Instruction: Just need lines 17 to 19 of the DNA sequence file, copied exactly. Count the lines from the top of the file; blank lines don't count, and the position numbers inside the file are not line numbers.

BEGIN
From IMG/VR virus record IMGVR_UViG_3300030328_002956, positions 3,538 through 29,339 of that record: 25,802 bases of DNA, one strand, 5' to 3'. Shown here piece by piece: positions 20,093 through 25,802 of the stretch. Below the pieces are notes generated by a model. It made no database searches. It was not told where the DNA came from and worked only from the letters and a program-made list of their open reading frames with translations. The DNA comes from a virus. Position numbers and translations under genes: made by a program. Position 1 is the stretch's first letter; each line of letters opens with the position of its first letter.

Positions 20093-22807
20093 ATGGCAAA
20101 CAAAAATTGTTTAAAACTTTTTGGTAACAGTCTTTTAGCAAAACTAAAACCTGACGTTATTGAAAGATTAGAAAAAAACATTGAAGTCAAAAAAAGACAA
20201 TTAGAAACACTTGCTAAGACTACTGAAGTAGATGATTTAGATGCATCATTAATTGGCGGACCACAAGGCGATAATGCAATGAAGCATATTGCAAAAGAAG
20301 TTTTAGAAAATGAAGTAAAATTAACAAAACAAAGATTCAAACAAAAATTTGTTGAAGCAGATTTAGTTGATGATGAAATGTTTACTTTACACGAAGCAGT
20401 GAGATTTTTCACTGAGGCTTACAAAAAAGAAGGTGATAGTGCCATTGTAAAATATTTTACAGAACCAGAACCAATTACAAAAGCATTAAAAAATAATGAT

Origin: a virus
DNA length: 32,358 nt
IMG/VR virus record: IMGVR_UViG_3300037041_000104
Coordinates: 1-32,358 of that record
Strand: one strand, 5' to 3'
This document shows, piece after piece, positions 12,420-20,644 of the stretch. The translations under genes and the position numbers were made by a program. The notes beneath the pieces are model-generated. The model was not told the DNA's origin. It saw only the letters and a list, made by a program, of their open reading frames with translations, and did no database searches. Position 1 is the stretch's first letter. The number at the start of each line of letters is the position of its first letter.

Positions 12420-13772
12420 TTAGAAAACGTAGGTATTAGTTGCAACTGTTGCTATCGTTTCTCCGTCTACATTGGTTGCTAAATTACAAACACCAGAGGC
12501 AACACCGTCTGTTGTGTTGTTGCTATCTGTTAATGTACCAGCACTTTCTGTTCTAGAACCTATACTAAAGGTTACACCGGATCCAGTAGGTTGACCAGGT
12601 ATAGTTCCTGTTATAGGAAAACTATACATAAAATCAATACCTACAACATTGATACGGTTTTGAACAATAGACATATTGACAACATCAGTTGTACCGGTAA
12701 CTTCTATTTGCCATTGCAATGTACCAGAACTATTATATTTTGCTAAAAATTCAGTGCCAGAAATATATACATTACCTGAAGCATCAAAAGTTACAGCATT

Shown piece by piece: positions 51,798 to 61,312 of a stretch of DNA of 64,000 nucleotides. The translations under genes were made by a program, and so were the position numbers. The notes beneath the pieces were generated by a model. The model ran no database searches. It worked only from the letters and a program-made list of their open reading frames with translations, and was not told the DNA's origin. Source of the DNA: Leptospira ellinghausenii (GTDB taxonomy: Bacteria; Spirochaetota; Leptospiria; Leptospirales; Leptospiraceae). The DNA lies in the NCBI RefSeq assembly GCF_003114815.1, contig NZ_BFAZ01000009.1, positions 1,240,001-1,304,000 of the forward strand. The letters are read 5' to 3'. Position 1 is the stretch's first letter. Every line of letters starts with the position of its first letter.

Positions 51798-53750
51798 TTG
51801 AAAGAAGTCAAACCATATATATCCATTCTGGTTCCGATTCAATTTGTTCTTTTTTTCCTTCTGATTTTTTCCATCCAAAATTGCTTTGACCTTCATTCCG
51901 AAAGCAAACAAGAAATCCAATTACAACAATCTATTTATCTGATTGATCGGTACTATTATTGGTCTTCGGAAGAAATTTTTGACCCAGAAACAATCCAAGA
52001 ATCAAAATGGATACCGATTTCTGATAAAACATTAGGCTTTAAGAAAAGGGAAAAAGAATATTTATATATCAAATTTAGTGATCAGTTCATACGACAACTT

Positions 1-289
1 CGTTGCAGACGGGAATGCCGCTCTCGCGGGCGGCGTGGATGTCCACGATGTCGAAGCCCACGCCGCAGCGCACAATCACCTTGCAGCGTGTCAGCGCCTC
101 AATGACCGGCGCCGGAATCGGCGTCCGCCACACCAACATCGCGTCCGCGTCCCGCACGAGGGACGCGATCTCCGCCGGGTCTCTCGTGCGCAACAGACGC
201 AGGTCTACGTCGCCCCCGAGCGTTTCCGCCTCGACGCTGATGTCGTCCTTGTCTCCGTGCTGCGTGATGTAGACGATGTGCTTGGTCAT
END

12601 ATAGTTCCTGTTATAGGAAAACTATACATAAAATCAATACCTACAACATTGATACGGTTTTGAACAATAGACATATTGACAACATCAGTTGTACCGGTAA
12701 CTTCTATTTGCCATTGCAATGTACCAGAACTATTATATTTTGCTAAAAATTCAGTGCCAGAAATATATACATTACCTGAAGCATCAAAAGTTACAGCATT

Shown piece by piece: positions 51,798 to 61,312 of a stretch of DNA of 64,000 nucleotides. The translations under genes were made by a program, and so were the position numbers. The notes beneath the pieces were generated by a model. The model ran no database searches. It worked only from the letters and a program-made list of their open reading frames with translations, and was not told the DNA's origin. Source of the DNA: Leptospira ellinghausenii (GTDB taxonomy: Bacteria; Spirochaetota; Leptospiria; Leptospirales; Leptospiraceae). The DNA lies in the NCBI RefSeq assembly GCF_003114815.1, contig NZ_BFAZ01000009.1, positions 1,240,001-1,304,000 of the forward strand. The letters are read 5' to 3'. Position 1 is the stretch's first letter. Every line of letters starts with the position of its first letter.